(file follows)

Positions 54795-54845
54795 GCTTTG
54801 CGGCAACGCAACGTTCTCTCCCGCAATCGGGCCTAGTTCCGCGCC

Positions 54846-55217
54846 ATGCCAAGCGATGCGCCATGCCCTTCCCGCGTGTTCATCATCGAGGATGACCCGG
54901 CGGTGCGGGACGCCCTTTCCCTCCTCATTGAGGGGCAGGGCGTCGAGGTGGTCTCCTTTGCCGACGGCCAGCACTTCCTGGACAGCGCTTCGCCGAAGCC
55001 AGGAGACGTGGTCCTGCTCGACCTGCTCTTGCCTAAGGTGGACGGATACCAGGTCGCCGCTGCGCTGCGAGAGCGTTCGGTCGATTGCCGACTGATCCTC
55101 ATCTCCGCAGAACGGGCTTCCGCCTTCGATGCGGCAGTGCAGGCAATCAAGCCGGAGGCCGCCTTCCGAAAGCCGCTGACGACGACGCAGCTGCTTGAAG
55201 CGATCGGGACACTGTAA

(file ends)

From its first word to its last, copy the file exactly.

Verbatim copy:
Positions 54795-54845
54795 GCTTTG
54801 CGGCAACGCAACGTTCTCTCCCGCAATCGGGCCTAGTTCCGCGCC

Positions 54846-55217
54846 ATGCCAAGCGATGCGCCATGCCCTTCCCGCGTGTTCATCATCGAGGATGACCCGG
54901 CGGTGCGGGACGCCCTTTCCCTCCTCATTGAGGGGCAGGGCGTCGAGGTGGTCTCCTTTGCCGACGGCCAGCACTTCCTGGACAGCGCTTCGCCGAAGCC
55001 AGGAGACGTGGTCCTGCTCGACCTGCTCTTGCCTAAGGTGGACGGATACCAGGTCGCCGCTGCGCTGCGAGAGCGTTCGGTCGATTGCCGACTGATCCTC
55101 ATCTCCGCAGAACGGGCTTCCGCCTTCGATGCGGCAGTGCAGGCAATCAAGCCGGAGGCCGCCTTCCGAAAGCCGCTGACGACGACGCAGCTGCTTGAAG
55201 CGATCGGGACACTGTAA